Parents Questions about training elite…

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Proud Parent
Hi everyone,

First post here, but a longtime gym dad. And apologies for a rather long one...

My 13 year old is about to enter her L10 season. She’s talented and dedicated, putting in extra hours every day and some on the weekends with the goal of being an elite gymnast. In fact, she started training elite in August of last year and competed in two Hopes qualifiers this past season. She didn’t do so hot in her first one, but came really close in her second try even though she didn’t have all the skills that she needed. She left that competition determined to give it a go again next year.

The problem we’re having is her current gym doesn’t normally train elite. They do have former national team members as coaches and other experiences in the elite world, and they do have a good reputation training JO. They're incredibly supportive of my daughter’s goals and are willing to train her again this year because they believe she has the talent.

That said, some questions…

Is it detrimental for her to train elite at a gym like this, at least at the Hopes stage? We all know the big gyms where the seniors train, but some of the younger ones tend to come from a wider variety of lesser known gyms that don’t appear to specialize in elite (as far as I can tell anyway). My daughter’s current gym is teaching her the right skills and she’ll have routines that are in line with the other girls. So if she's getting the skills that she needs and has a willing gym, is that good enough for now? Or does she need to move gyms as soon as possible in order to compete?

Eventually, of course, we will have to move her to an elite program provided that she does well in Hopes and still wants to do it. But it’ll have to be one that's out of state. The closest elite gym near us of any worth is over an hour away, and apparently the head coach is retiring soon. So what is the process for making the move? Does she need to establish herself more before the bigger schools would even consider her? Does she need to try out? The one advantage with our current gym is that they’ve known her for years. That’s why they're willing to go down the elite path with her. So not sure how to go about getting a WCC or Pacific Reign or Buckeye to consider her as an elite without spending a couple of weeks trying out, which is extremely difficult to do right now. Is it better for her to make some noise in Hopes first before making that move? Or do they not even care about that?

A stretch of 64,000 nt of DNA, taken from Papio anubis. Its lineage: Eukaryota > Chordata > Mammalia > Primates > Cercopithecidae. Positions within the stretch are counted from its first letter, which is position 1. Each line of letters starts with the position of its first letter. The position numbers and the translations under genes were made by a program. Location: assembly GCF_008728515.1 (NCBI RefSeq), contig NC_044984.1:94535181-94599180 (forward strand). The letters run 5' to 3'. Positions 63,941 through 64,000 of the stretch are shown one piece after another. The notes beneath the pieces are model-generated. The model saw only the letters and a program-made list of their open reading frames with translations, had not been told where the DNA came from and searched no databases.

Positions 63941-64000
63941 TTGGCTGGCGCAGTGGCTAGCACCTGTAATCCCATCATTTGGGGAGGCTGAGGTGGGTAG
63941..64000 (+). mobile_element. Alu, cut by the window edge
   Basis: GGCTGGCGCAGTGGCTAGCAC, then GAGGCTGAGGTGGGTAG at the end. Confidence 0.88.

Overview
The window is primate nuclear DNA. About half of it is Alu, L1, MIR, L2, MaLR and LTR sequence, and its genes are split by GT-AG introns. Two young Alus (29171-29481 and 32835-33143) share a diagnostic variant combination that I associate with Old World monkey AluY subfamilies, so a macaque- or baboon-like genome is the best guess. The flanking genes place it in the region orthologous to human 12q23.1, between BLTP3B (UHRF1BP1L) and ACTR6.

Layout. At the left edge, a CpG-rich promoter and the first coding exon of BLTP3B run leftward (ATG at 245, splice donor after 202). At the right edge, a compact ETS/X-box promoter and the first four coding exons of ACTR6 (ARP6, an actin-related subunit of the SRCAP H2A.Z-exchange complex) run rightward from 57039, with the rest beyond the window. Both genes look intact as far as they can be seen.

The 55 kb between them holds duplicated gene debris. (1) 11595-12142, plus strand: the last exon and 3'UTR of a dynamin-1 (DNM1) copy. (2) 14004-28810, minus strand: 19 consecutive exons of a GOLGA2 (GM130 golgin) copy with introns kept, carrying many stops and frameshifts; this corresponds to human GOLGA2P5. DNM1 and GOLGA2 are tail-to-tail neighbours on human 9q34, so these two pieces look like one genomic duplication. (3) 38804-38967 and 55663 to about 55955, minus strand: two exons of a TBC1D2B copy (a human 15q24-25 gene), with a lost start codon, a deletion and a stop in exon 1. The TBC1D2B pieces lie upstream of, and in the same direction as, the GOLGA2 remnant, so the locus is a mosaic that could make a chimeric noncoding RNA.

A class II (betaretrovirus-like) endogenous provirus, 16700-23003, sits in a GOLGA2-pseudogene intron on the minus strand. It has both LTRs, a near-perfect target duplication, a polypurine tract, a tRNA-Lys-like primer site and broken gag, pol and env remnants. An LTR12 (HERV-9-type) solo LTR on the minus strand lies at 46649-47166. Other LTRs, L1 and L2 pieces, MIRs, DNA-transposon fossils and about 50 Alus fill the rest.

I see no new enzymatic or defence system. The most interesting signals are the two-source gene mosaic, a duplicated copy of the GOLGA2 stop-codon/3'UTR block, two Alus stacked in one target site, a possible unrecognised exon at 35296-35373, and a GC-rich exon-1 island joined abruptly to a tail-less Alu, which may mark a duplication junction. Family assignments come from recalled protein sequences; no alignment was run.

Again, sorry for the long post. Maybe I’m overthinking this, but I do believe she has the ability to get a foothold in the elite world and just want to make sure she has the best chance at doing so.

Thank you all!
I am not an expert but here is a POV for what it's worth. No, you don't need to "establish yourself" before joining an elite gym, but having a bit of a record doesn't hurt. While moving across the country to chase an elite dream for a six year old is generally not wise, your daughter is at an age and level that many would make such a move. In other words, it's not uncommon for a kid to do a year of HOPES, perform in a somewhat mediocre way, and then move to a more established elite program to see if it helps get her to the next level. Yes, you do need to try out, and you'd want to for your sake as well to see if it's a fit. But I've never heard of a two week try out. I think it's more like you try out for one practice. My guess (and I could be wrong) is that WCC is at a different level than just about any other program in terms of getting onto that team, though perhaps that's not the case currently with Cecile moving to Georgia and Laurent moving on in a year. I think that other programs (even those with a recognizable name) would be pretty open to taking a new kid as long as the kid shows promise and drive, which it sounds like yours does, and is a fit/is coachable, and the parents are not annoying.

Bear in mind that some gyms with less established elite programs, or no elite program, have been known to do very well with one talented kid (Simone Biles is just one example), so don't rule that out. @Ty’s Dad has some experience moving for elite so can likely speak to this with more direct expertise.
Adding one thing to the above...

On the question of whether it's "detrimental" to train at a gym like yours at the HOPES stage. I'd say generally speaking, no. But with that said, if your daughter is 13 I'm guessing she's in 8th or 9th grade and the years go FAST, so think about that. What is the plan, really? If you're going to make a move eventually, do you want to just go now? Or at least decide on a timeline now or when the decision points will be?